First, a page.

Without a proper feedback system it's hard to manage further development focused to the customer, in a long run telling that is pushing your capabilities without proper feedback or orientation to the customer will not help for a sustainable growth. When you or an organization know the imbibed strength and weakness then asking should also be such planned that it will project your strength more then your weakness and project it in such a way that the opposite person is convinced to your strength and oversee the weakness.

     
     
     
    • Steve Chriest
    • CEO, Open Advance, Inc.

    The very best definition of listening I've ever heard is this: "Listening is not doing anything that interferes with seeing." This may at first sound peculiar; but the definition includes the notion that listening incorporates all the senses. When we are truly listening, the other senses aren't diverted in another direction. Instead, they are part of one hundred percent attention, which is required for real listening. My regular advice to myself as I strive to improve my listening: Do nothing but listen. Just listen.

     
     
     
    • Tema Frank
    • eMarketing Mama, Frank Online Marketing and Web Mystery Shoppers Inc.

    I'm not convinced that our ability to listen is any worse than it has been in the past. Particularly not at the CEO level. The problem is that most people are terrible listeners, and we are all so time pressed that we are reluctant to take the time that is required to really listen to others.

    At the CEO level, they've also had years of being rewarded for being decisive, and taking the time to listen to underlings rather than make and announce a decision when they think they know the right answer would be counterintuitive.

     
     
     
    • Dennis Nelson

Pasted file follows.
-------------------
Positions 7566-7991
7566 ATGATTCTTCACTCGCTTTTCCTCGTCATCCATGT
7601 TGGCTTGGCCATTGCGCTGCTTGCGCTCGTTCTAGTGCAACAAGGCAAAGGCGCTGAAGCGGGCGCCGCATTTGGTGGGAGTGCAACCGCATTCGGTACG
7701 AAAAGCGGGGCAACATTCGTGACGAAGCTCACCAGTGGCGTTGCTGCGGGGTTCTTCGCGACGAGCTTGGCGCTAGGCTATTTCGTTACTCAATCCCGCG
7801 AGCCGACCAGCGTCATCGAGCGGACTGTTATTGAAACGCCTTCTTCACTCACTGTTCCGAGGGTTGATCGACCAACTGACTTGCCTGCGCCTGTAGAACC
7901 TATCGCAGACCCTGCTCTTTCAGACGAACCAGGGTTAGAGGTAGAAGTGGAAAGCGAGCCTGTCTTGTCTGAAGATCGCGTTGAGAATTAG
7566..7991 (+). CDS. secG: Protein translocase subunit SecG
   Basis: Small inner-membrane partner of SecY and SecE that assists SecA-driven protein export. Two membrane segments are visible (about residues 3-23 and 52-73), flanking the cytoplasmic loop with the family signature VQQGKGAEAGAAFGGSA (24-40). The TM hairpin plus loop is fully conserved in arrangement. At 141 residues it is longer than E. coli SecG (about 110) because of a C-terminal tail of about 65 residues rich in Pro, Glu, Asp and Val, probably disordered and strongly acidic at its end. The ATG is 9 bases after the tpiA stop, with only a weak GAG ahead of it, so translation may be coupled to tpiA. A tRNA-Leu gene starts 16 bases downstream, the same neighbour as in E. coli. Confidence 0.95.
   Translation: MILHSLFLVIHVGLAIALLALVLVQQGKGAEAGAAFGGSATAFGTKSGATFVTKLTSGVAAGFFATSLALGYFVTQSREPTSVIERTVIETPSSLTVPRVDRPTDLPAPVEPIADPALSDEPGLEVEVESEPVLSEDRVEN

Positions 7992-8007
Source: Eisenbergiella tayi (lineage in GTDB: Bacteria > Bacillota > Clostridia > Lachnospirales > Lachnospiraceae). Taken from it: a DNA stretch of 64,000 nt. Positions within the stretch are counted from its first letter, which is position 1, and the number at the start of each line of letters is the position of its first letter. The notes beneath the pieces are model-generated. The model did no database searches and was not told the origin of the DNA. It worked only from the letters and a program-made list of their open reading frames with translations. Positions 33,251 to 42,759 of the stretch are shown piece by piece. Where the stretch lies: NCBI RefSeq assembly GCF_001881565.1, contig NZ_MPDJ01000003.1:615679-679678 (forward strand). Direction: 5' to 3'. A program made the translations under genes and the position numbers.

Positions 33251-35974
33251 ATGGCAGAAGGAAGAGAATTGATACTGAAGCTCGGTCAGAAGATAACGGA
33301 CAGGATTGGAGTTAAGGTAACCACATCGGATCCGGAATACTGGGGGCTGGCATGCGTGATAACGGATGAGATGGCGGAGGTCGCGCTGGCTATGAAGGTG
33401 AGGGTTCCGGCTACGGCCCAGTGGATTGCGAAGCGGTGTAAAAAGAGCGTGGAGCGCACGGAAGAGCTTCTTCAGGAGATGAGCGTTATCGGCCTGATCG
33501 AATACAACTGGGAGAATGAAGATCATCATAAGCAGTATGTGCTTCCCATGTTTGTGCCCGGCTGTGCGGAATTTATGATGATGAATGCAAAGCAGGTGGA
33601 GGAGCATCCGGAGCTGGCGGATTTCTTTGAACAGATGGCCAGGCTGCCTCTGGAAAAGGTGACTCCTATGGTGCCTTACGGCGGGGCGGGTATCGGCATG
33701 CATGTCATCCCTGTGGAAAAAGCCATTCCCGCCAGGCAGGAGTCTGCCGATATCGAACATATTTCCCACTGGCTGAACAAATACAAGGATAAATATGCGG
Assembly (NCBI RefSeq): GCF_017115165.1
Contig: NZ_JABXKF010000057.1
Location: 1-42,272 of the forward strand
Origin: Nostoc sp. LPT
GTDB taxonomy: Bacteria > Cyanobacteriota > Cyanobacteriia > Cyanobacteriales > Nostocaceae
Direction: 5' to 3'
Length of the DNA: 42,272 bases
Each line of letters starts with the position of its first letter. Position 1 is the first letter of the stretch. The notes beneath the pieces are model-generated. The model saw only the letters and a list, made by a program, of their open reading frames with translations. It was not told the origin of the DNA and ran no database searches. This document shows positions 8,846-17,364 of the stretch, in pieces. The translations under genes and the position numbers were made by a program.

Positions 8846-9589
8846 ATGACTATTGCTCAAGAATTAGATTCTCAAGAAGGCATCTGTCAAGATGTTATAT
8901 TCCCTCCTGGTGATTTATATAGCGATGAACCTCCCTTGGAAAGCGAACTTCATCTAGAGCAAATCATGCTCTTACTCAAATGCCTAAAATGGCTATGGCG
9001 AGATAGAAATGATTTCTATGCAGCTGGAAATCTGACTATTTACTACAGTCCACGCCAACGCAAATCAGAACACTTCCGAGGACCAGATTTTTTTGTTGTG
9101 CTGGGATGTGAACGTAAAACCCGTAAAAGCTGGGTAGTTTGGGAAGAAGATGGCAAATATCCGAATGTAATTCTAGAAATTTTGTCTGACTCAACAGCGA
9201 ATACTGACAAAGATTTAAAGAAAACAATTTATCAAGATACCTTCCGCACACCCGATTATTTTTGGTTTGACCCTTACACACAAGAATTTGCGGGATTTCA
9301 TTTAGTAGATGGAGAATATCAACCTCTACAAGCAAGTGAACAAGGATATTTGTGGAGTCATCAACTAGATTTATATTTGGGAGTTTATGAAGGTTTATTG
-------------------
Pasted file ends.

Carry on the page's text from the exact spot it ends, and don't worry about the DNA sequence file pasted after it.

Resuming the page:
• ICO, RM, IM, SFS

    The art of communication, which includes listening, has always been a problem. What is different is that the impact of miscommunications becomes more apparent more quickly in today's knowledge and highly interactive society. In fact, being willing to listen and learning to listen are only the first steps. The speaker and listener(s) need to have common contexts and jargons for an actual communication to occur.

    Picture three people in a room. Persons A and B are conversing and agreeing: the third, C, says "I don't get it. I don't even understand what you are talking about" A now talks to C who then says "now I get it." Wherein B says to A and C "I'm glad we all get it now; but I didn't understand what you were saying to each other." All three were speaking English, but the lifelong contexts of the three speakers and their respective jargons only overlapped to limited degrees. Person A obviously had contexts and jargon common to person B & C even though B & C contexts and jargons were more different from each other. Compound this example with personal preferences for seeing, hearing or feeling messages ... and so on...not to mention physical "hearing" problems, and listening is less about a lost or disappearing art then it is about truly being an art to be consciously acquired.

    Stovepiped societies of old required specific and limited hearing enabled people to be able to repeat activities and processes in volume. Today's knowledge society requires expanding types and volumes of hearing to enable people to interact more, be flexible, and be in almost a constant state of change. Diversification and international coordination has added additional dimensions.

    I remember the employee panic when the employees in several organizations first learned they were to be reorganized into teams as opposed to historically working alone or in stovepipes. They realized intuitively that their lives would change significantly. They would have to learn to communicate and constantly experience change in whatever they did - like any member of any professional team. As they needed to "hear more", they did, and acquired the associated skills needed as well.